Featured Science and Innovations
Footage from Children's Archives: Caring for Polio Patients
The following video, which is comprised of excerpts from a training film shot ca.1955 by William T. Green, MD, gives a brief glimpse into the care of patients during early convalescent phases of polio. It shows the application of full body hot packs, pool therapy, care for a patient within an iron lung and therapy in Children's Hospital Boston "functional room."
The film is narrated by by physical therapist Claire McCarthy, who appears briefly in the film. Claire has been a member of Children's physical therapy staff since 1953.
View the film (larger screen size)
[QuickTime, 65 MB]
View the film (smaller screen size)
[QuickTime, 25 MB]
Remember, this video is 50 years back in time: high-tech innovations and materials such as plastic were not available. Patients were very sensitive to touch and simple movements [were] very painful.
This is the sheeted bed with the hospital tight corners -- no fitted sheets. The footboard to support feet at a 90 degree angle. The log roll was used, as lifting would be painful, as would unexpected bending.
These are full body hot packs -- heated , hot, wrung out in the machine, as you see to your right. The hot packs were readied, temperature tested on the patient to be sure they were comfortable, laid on and quickly covered with a plastic-topped blanket to maintain the heat. Legs were individually wrapped, and the hot packs generally lasted 20 to 30 minutes.
Hot packs were always followed by flexibility exercises -- sometimes done by nurses or even family members, who were carefully taught. This is a physical therapist who would be including muscle re-education exercises. Note the patient is responding, "OK, that's enough."
This was not the newest version of the Hubbard Tub used at the time, but the principle is the same. Shaped so therapists were closer to the patient to preserve the backs of the physical therapists. The temperature was at 101 degrees for warmth and comfort like a bath and the buoyancy of the water helped weakened muscles move more easily.
Progression to the pool: You see John Brown, our wonderful Scotsman, lower a patient into the pool. The temperature of the pool was 95 to 96 degrees -- still warm. Treatments were obviously easier for the therapists, but patients could also do a number of activities that were difficult to do on dry land -- and this included beginning to walk. As you can see we have parallel bars inside the pool as well.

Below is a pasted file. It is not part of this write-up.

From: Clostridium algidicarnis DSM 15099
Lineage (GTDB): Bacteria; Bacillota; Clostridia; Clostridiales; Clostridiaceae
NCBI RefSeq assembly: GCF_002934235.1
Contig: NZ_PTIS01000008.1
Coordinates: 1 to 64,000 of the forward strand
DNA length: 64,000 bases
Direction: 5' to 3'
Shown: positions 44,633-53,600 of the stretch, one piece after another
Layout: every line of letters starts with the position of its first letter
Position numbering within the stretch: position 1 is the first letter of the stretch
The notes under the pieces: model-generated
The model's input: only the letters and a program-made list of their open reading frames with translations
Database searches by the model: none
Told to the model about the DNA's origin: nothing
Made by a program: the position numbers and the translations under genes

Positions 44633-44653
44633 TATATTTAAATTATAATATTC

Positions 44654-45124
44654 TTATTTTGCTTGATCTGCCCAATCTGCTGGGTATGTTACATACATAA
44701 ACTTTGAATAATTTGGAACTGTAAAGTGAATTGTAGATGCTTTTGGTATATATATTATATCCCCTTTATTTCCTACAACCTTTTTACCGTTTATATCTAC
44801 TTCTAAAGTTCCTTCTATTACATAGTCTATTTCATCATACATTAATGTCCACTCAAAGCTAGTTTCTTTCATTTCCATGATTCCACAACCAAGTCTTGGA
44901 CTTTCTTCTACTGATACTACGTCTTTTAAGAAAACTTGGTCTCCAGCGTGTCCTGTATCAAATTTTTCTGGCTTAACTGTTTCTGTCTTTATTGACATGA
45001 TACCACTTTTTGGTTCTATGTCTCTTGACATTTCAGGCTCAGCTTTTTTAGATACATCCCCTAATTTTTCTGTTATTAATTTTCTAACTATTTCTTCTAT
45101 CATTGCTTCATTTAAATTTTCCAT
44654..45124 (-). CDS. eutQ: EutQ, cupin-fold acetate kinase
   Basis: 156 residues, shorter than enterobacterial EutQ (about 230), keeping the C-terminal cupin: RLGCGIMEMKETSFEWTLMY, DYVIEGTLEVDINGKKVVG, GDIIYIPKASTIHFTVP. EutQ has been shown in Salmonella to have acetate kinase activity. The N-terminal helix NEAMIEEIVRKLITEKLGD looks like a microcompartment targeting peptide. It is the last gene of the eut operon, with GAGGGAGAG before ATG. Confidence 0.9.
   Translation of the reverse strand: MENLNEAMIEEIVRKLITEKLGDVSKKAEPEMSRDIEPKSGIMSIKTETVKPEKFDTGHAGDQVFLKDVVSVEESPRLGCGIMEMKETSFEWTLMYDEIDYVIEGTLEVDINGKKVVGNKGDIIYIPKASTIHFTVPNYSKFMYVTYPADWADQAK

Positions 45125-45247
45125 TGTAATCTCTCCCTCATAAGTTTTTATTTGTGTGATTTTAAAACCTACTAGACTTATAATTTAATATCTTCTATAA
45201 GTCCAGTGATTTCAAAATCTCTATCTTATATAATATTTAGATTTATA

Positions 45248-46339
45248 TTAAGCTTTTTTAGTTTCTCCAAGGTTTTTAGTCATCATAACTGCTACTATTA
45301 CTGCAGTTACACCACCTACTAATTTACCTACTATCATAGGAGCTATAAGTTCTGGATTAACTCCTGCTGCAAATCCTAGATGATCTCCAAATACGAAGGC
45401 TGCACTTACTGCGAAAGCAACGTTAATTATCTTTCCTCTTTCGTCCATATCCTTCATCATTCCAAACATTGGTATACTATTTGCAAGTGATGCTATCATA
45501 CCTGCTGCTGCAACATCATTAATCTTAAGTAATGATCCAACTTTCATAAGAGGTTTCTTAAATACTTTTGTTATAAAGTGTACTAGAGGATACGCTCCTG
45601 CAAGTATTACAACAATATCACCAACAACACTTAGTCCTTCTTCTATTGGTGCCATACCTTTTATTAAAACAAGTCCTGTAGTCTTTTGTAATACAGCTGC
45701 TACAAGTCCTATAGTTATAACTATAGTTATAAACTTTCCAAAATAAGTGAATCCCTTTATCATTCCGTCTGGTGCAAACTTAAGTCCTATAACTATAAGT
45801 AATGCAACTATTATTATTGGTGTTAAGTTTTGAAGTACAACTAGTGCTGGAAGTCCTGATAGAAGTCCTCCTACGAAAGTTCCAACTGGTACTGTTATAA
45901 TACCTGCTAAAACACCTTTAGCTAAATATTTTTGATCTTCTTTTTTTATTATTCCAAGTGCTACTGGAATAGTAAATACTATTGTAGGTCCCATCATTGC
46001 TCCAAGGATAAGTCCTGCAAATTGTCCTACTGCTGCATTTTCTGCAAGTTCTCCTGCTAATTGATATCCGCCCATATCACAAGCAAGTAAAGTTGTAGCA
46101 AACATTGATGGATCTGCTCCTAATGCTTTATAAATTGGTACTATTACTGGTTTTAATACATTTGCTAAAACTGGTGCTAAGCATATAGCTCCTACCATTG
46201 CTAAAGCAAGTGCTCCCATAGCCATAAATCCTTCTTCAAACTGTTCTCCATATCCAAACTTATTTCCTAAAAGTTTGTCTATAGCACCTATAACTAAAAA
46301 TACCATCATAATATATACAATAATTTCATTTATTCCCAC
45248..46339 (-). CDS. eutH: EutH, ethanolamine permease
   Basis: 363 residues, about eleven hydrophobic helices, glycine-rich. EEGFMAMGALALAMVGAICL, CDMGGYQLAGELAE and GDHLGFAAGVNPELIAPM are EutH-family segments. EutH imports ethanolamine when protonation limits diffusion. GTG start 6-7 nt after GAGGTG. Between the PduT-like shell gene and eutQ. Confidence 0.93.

Patients with difficulty breathing were placed in the respirator to minimize stress and fatigue on breathing muscles. Treatment and care continued within the respirator with little interruption.
The mirror allowed patients to see their environment. It also allowed caregivers to watch the patient's face for responses, especially pain.
Entering and exiting the tank by caregivers was done very carefully. You see the therapist watching the gauge so that entrance is between inhalation and exhalation. Otherwise you would knock the wind out of the person -- not a pleasant experience!
The head bubble, or positive pressure dome, allowed exercises and care that required more space. As you can see, the therapist started to talk to the person and had to lean down to the neck opening to be heard.
Progression was to the rocking bed, which helped the patient's diaphragm ascend and descend for breathing. Exercises were at times easier for the therapist and at time pulleys could help. I think this was the predecessor to the current CPM machines. [A CPM machine is used to help rehabilitate a limb.]
Bivalved casts were either short or long. They were a staple for preventing deformities and providing support. Remember, plastics did not exist. They had to be applied very carefully to prevent pressure sores in the heel.
The triple Gatch bed [was] truly an asset in allowing patients to sit and eat in relative comfort. This was a milestone for patients to be able to sit and eat on their own and being independent. The only hazard to the triple Gatch bed was to caregivers when handles were not tucked back under the bed.
The impact of residual muscle weakness in the hand; the intrinsic muscles are being examined. These muscles allow us the dexterity and multiple uses of our hands. Splints for long term use were custom made -- remember, no plastics were available. Temporary supports were also custom made, but of plaster.
The impact on lower extremities is similar. Joint alignment and support by bracing and use of crutches is obvious.
Further glimpses into additional, but necessary, training: Our high-tech hydraulic parallel bars to help with teaching techniques to manage the inclines and declines -- of going up and down ramps.
Stairs were made to Boston specifications -- five- to six-inch risers with lips for added difficulty and, of course, the curved stair case. If you could manage these stairs, you could manage any building in Boston. A sample of the technique of climbing stairs with bilateral long leg braces being done very well. And the curbs -- there were no curb cuts in Boston streets. So in order to get up and down -- to cross the street -- you had to manage a curb.
Our homemade adjustable chair -- made in-house -- was made so we could adjust the seat height and independent arm height, for training individuals of various heights, sizes, and degrees of weakness.